02 August 2021 - NW1344
Kruger, Mr HC to ask the Minister of Finance
(1)With regard to the letter from the Banking Association of South Africa dated 10 October 2020, what (a) total number of small-, medium- and micro-enterprises have been successfully assisted (i) with payment breaks on credit agreements and (ii) under the loan guarantee scheme since 27 September 2020 and (b) are the relevant details of the total assistance provided; (2) what (a) total number of requests by small-, medium- and micro-enterprises for payment breaks on credit agreements have been denied since 27 September 2020 and (b) are the relevant details of the total assistance denied; (3) what (a) total number of requests by small-, medium- and micro-enterprises for assistance under the loan guarantee scheme have been denied since 27 September 2020 and (b) are the relevant details of the total assistance denied; (4) what measures has the National Treasury put in place to ensure that more small-, medium- and micro enterprises receive appropriate and sufficient financial assistance
1. I am not aware that there was any letter from BASA dated 10 October 2020, and the attachment submitted by the Honorable Member appears to be a public media statement issued by BASA on 11 October 2020. The Minister of Finance cannot be expected to answer or account for any statement issued by BASA, or for the loan policies of any private registered bank.
I will, however, assist the Honorable Member by commenting and highlighting relevant points from this and other BASA statements, some of which they also sent to the National Treasury. I refer the Honourable Member to the BASA website (www.banking.org.za) for other relevant statements, and also bring to the attention of the Honorable Member my response to a previous parliamentary question PQ 869, published on 29 September 2020.
a) (i) Payment breaks on credit agreements
Yes, I am aware that all the major banks took steps to provide relief to their customers soon after the start of the first COVID-19 lockdown in 26 March 2020, based on the public statements issued by BASA and various individual banks, as well as meetings between BASA and Treasury. According to the BASA statement of 12 November 2020 (https://www.banking.org.za/news/nov-covid-19-relief-update/), most of the major banks restructured loans and credit facilities for their clients and corporate customers in financial distress through their own credit relief process, almost immediately at the start of the first lockdown. In this regard, the credit relief (repayment holiday or payment breaks on credit agreements) was a voluntary initiative by commercial banks, which was offered to individuals and small and medium enterprises (SME) for the six months (April – October 2020). As at 24 October 2020, BASA reports that banks had provided R33,61 billion in payment breaks on credit agreements to South African businesses and individuals who were in financial distress as a result of the Covid-19 pandemic and the national lockdown.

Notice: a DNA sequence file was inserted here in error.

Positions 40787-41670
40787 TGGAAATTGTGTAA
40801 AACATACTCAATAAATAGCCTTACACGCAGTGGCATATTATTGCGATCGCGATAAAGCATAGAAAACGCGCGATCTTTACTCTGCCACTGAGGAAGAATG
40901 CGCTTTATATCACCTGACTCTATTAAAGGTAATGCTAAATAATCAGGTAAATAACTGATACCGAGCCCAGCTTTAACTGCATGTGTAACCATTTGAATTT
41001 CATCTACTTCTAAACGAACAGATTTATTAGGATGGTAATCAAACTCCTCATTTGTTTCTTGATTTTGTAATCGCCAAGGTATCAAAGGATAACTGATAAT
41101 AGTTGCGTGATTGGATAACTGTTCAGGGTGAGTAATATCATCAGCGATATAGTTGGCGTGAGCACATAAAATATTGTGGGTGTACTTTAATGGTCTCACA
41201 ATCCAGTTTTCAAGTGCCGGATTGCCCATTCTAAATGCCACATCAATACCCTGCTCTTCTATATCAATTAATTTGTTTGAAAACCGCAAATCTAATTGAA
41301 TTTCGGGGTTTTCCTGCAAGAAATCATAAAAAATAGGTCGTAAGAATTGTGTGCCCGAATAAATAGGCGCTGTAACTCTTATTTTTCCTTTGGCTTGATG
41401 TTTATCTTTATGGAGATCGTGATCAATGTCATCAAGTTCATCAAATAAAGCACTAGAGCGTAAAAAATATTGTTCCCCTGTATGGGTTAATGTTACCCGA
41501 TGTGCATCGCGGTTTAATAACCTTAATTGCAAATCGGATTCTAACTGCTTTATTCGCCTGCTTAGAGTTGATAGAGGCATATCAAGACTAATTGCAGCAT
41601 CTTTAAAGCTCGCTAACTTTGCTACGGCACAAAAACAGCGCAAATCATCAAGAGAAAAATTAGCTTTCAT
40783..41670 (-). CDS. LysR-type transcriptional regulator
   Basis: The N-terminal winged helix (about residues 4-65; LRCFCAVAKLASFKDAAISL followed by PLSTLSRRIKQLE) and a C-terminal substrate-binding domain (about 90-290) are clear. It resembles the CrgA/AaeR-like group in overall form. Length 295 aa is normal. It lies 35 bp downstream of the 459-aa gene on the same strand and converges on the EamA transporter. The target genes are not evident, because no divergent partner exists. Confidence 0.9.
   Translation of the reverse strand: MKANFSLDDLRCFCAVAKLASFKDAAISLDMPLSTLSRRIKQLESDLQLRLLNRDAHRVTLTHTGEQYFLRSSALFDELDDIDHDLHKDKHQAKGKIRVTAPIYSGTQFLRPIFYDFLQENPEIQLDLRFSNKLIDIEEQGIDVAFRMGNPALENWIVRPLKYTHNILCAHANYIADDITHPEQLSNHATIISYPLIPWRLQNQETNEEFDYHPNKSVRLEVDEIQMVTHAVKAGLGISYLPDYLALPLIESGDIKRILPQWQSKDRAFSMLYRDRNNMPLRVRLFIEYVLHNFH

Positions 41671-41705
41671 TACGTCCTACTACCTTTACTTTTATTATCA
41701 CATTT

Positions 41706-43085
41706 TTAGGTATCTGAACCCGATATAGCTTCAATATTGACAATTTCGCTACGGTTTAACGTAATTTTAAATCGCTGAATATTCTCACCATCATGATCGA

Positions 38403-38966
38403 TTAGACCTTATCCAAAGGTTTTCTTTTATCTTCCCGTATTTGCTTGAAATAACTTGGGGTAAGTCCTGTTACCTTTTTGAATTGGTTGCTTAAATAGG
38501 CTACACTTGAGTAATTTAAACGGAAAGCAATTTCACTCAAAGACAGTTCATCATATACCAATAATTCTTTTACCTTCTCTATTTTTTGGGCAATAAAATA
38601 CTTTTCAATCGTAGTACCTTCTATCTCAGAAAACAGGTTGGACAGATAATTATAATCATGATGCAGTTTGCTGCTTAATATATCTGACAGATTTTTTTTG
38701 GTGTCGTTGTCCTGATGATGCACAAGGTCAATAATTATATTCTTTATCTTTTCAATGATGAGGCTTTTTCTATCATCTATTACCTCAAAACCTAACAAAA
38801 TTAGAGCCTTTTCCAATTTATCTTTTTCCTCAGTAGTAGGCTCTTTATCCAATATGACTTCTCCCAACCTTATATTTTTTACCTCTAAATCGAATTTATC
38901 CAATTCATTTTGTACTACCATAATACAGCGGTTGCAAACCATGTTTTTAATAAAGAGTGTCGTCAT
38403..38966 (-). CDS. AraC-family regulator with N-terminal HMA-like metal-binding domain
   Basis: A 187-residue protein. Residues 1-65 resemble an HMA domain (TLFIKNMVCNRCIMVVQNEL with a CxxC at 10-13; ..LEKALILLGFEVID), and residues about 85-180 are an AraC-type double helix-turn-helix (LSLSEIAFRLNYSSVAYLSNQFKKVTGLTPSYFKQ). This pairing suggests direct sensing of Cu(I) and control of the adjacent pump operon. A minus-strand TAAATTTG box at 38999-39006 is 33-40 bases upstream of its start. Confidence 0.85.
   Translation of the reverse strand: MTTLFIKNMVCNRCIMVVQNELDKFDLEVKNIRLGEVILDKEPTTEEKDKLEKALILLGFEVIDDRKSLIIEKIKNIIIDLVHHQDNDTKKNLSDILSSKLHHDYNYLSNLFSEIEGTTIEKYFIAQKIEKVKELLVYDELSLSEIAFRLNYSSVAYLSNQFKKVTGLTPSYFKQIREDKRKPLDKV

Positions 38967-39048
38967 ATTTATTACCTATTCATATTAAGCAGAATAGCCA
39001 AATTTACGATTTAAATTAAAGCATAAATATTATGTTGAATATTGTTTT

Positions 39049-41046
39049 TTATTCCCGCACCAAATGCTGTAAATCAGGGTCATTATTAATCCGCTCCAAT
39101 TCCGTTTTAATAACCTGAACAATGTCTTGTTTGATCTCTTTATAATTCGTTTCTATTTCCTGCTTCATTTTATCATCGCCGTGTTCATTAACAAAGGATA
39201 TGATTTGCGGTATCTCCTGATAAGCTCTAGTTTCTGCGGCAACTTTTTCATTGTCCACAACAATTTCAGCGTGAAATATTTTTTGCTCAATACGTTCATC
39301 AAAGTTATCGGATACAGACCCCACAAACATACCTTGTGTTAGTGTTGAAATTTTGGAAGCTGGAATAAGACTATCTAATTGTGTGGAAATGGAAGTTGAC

According to BASA, over 83 per cent of individuals and 95 per cent of businesses who requested help, with personal and home loans, vehicle finance, business mortgages and credit facilities, received the required assistance. This cash flow relief for 2 684 271 credit agreements for eligible individuals and 135 540 businesses was critical to the preservation of quality of life, jobs, businesses and the functioning of the economy.
a) (ii) Loan guarantee scheme